Today there was this guy playing his guitar on a bench in the middle of the CSULB campus. Sitting there, pretty as you please, his foot propped up on his guitar case, totally engrossed in the music he was playing. He strummed out Baroque tunes, a love song, American folk tunes—everything flew under his fingers like he wasn’t even thinking about it.

Purely out of my own cat-like curiosity, I asked him if he minded me sitting on the bench across from him and just listening. He said he didn’t mind.  I love listening to live music more than anything, and after a stressful week, this was precisely what I needed: fifteen minutes of music and the accompanying sound of summer’s last few crickets.

He played for a good twenty minutes. He smiled to himself, soon forgetting I was even there, not noticing the people passing him by. I asked him later why he wasn’t at Julliard or a similar music school. He said he would have qualified, but he liked the atmosphere at CSULB better. I told him he was making the atmosphere better by playing his guitar out in the open like that.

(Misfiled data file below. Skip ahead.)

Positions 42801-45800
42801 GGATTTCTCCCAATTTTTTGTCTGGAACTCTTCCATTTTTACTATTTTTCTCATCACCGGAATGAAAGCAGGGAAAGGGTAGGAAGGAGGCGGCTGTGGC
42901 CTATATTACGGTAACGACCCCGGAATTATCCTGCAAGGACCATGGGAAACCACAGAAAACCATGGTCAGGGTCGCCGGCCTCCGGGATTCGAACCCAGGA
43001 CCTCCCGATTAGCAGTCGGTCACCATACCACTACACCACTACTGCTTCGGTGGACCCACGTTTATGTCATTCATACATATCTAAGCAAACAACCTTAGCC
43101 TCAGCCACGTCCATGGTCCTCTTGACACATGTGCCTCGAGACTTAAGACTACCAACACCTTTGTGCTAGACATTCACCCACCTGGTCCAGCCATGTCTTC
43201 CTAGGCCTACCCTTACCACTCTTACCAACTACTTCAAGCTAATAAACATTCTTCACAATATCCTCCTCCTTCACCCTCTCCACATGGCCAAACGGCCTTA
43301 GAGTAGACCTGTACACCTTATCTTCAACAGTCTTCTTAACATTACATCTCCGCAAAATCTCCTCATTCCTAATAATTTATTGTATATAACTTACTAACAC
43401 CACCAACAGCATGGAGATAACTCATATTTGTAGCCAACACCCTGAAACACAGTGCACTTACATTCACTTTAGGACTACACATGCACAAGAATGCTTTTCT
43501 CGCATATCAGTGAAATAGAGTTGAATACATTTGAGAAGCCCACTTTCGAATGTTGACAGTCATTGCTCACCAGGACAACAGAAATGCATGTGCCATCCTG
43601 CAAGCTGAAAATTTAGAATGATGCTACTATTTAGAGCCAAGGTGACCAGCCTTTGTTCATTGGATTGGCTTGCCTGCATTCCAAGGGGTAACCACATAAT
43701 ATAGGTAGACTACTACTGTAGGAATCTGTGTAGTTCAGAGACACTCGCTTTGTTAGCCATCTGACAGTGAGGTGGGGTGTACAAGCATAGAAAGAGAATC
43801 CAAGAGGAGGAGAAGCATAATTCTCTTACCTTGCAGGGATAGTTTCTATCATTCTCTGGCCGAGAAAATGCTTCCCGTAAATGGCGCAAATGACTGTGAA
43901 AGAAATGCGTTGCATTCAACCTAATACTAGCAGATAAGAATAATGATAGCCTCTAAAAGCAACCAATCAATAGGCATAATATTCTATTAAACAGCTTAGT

But people just walked by. They should have stopped to listen—such phenomenal playing should have drawn a crowd. But so many people just walked by as if beauty didn’t matter. As if he had just been another cricket chirping in the dusk. Somehow I found this outrageously offensive. People take the loveliest things, like random acts of music, and take them for granted.

And then I thought, there’s a blog post in there somewhere.

I admire gypsy souls like that. People who don’t mind sharing what they’ve got. It takes a lot of nerve to play out in the open where everyone can hear every little mistake. But it takes a generous soul to say “Here’s what I’ve got. I hope you enjoy it—for what it’s worth.”

Wouldn’t it be wonderful if there were random acts of music everywhere?